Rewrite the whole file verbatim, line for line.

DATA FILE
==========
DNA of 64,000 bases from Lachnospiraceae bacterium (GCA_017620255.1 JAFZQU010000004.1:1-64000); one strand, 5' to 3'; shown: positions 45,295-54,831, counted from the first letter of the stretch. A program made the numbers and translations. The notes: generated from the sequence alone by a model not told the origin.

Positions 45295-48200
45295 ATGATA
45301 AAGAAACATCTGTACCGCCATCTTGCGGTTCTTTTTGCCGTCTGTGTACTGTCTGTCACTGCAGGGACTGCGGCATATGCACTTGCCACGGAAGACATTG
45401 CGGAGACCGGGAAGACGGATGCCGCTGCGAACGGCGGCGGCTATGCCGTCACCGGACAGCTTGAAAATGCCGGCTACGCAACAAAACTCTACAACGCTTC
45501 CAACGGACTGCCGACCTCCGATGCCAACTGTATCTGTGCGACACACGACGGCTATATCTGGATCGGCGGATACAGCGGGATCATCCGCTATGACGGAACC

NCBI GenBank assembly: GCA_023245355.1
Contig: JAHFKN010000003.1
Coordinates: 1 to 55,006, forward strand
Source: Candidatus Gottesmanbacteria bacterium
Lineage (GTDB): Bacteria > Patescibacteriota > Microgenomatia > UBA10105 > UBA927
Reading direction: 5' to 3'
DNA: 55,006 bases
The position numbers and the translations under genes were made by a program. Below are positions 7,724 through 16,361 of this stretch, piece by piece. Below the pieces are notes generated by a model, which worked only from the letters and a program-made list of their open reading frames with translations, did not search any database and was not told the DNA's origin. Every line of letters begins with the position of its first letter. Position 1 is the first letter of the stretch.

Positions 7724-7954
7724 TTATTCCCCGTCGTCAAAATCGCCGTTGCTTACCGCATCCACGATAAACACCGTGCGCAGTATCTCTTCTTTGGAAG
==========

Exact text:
DNA of 64,000 bases from Lachnospiraceae bacterium (GCA_017620255.1 JAFZQU010000004.1:1-64000); one strand, 5' to 3'; shown: positions 45,295-54,831, counted from the first letter of the stretch. A program made the numbers and translations. The notes: generated from the sequence alone by a model not told the origin.

Positions 45295-48200
45295 ATGATA
45301 AAGAAACATCTGTACCGCCATCTTGCGGTTCTTTTTGCCGTCTGTGTACTGTCTGTCACTGCAGGGACTGCGGCATATGCACTTGCCACGGAAGACATTG
45401 CGGAGACCGGGAAGACGGATGCCGCTGCGAACGGCGGCGGCTATGCCGTCACCGGACAGCTTGAAAATGCCGGCTACGCAACAAAACTCTACAACGCTTC
45501 CAACGGACTGCCGACCTCCGATGCCAACTGTATCTGTGCGACACACGACGGCTATATCTGGATCGGCGGATACAGCGGGATCATCCGCTATGACGGAACC

NCBI GenBank assembly: GCA_023245355.1
Contig: JAHFKN010000003.1
Coordinates: 1 to 55,006, forward strand
Source: Candidatus Gottesmanbacteria bacterium
Lineage (GTDB): Bacteria > Patescibacteriota > Microgenomatia > UBA10105 > UBA927
Reading direction: 5' to 3'
DNA: 55,006 bases
The position numbers and the translations under genes were made by a program. Below are positions 7,724 through 16,361 of this stretch, piece by piece. Below the pieces are notes generated by a model, which worked only from the letters and a program-made list of their open reading frames with translations, did not search any database and was not told the DNA's origin. Every line of letters begins with the position of its first letter. Position 1 is the first letter of the stretch.

Positions 7724-7954
7724 TTATTCCCCGTCGTCAAAATCGCCGTTGCTTACCGCATCCACGATAAACACCGTGCGCAGTATCTCTTCTTTGGAAG